As the Captains try to figure out how to beat Q at his own game, the godlike beings offer a dangerous new challenge – drawing the extra-dimensional Prophets out of their wormhole to join the competition! The stakes have never been higher in the biggest Star Trek crossover ever.
Star Trek: The Q Conflict writers David and Scott Tipton speak more about the next chapter in the crossover with Star Trek: The Q Conflict #4 (of 6), coming May 22nd from IDW Publishing.
StarTrek.com: What is the challenge working with multiple series and therefore multiple fanbases?
David Tipton: There are a lot of characters in The Q Conflict! They all have important parts to play, but it’s definitely been important for us to strike the right balance when it comes to the large cast of this story. Also, the various crews (and Star Trek series) all have different personalities and sensibilities, and it seems deviously typical of Q to mix up the crews and see how that would play out.
Scott Tipton: Well, I think the biggest challenge is making sure that each series and its characters get their due and their time in the spotlight. All of these characters are somebody’s favorite, and while it’s impossible to give all thirty-odd characters a big meaty scene or role in the overall story, we’re working really hard to make sure that the DS9 and Voyager crews are as much in the thick of things as the TOS and TNG crews are.
Are there any elements of Star Trek as a whole that you believe were important to incorporate throughout the entire storyline?
ST: We’ve been treating it the way we treat all of our Star Trek work: we work really hard to make all of our stories feel like they could be episodes. We have to play by the original rules set up by Gene Roddenberry, Rick Berman, Michael Piller, Ira Steven Behr, Brannon Braga and so many other of the series’ storytellers. And our characters have to be true to the way they were envisioned, and have to live by the ethics that Roddenberry believed in. Even in the bizarre situations in which they find themselves at the hands of Q and the other godlike beings, they have to be Starfleet officers first and live by that code.
DT: Yes. Another very important element was making sure that Q himself in The Q Conflict is consistent with the Q that everyone has come to love and hate. He’s extraordinarily intelligent and powerful, yet annoying, deceitful, self-centered...and also insightful. He’s operating on a level beyond the understanding of just about everyone else, but he also engages with others in very emotional, personal ways. His interactions with others are essential to this story.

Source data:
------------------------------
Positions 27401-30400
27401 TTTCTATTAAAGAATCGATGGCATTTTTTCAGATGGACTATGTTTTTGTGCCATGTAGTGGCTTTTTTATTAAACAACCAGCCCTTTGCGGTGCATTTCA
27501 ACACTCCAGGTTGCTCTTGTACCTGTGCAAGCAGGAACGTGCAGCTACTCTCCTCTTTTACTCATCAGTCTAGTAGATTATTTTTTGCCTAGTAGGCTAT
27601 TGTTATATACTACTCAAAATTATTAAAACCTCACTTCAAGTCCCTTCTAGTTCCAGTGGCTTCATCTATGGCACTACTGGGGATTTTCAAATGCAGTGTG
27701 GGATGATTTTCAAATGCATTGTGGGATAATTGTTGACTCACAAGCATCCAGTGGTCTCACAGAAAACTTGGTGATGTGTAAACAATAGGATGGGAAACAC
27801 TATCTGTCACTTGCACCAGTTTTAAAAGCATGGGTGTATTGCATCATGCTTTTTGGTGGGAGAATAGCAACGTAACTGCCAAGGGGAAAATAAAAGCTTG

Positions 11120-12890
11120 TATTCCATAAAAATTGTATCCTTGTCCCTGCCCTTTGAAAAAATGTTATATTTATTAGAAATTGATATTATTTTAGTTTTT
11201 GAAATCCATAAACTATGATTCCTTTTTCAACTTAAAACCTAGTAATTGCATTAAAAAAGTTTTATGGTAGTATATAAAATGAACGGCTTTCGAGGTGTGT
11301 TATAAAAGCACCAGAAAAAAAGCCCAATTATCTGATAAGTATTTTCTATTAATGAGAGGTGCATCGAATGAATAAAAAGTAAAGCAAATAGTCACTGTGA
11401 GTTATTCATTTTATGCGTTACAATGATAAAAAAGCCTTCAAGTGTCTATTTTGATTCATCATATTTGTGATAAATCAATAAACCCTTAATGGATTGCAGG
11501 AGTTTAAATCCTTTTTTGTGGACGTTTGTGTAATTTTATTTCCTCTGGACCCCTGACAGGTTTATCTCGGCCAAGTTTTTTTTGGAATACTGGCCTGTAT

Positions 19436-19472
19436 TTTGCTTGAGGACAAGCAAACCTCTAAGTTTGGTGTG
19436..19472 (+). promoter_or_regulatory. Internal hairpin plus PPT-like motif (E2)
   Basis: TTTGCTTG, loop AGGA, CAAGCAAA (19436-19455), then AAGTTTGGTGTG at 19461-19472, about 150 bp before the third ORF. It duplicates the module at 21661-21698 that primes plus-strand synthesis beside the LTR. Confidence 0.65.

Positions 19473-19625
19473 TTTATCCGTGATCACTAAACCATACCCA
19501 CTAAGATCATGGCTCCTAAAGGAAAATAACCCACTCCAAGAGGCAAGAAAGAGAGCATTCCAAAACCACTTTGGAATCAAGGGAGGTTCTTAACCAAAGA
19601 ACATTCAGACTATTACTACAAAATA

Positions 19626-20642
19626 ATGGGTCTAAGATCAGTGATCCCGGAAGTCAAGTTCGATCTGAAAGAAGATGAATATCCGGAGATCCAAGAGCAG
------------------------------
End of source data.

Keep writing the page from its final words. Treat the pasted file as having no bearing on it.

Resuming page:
If you were one of the godlike beings, who would be some of your first player picks?
ST: Captain Kirk. He cheats. Or as he would say, he doesn’t like to lose. I’d also go with Data as an all-around utility player, Tom Paris for his craftiness, and Chief O’Brien for his ability to improvise. Oh, and Worf for sheer angry tenacity.
DT: Along these lines, some of my favorite scenes in The Q Conflict are the exchanges between Janeway and the Metron, as well as Sisko with Ayebourne. I like those unexpected character moments.
Whose team would you want to be on in this conflict?
DT: I don’t really want to say which team I think is best, but more importantly, I think as we will see in issue 4 and later, in many ways the competition between the teams is not quite as important as it was initially as the stakes become higher and events begin to eclipse a mere contest. All that said, I do think there’s some great stuff in The Q Conflict for the crew of Voyager, across all teams.
ST: Since I know how it ends, it’s not fair for me to say which team is best, and I also wouldn’t want to tip the readers to any upcoming surprises. What I will say is that Kirk’s team has been the most fun to write, mostly because of the matter-of-fact, all-business approach Kirk takes to the situation he’s in. As always, Captain Kirk remains unflappable.
How much does Picard’s relationship with Q play into the story?
ST: Observant readers undoubtedly noticed that was how our story began, and that was no accident. The relationship between Q and Picard was a landmark of Star Trek: The Next Generation, and it grew and changed dramatically over the course of the story. What we have to do is honor that relationship as viewers saw it, while at the same time bringing it to a new place.
DT: At one point in the story, other characters notice and comment on how Q and Picard so often end up arguing. There’s a long established relationship there that runs from the beginning of Star Trek: The Next Generation all the way to the end, and “The Q Conflict” is tied directly into that.
Any words to prepare readers for what’s next for the story?
ST: It’s an unforgivable cliché, but it holds up in this case: expect the unexpected. In issue four, we see The Prophets pulled into the affair, and…well, it may not go the way Q anticipates. The following issue sees the Captains and their crews sent off on the most dangerous hunting trip one can imagine. And I can’t even begin to describe what readers will see in the grand finale. Even I can’t believe it.
DT: Issue four does not end the way you might expect. That’s all I can say for now!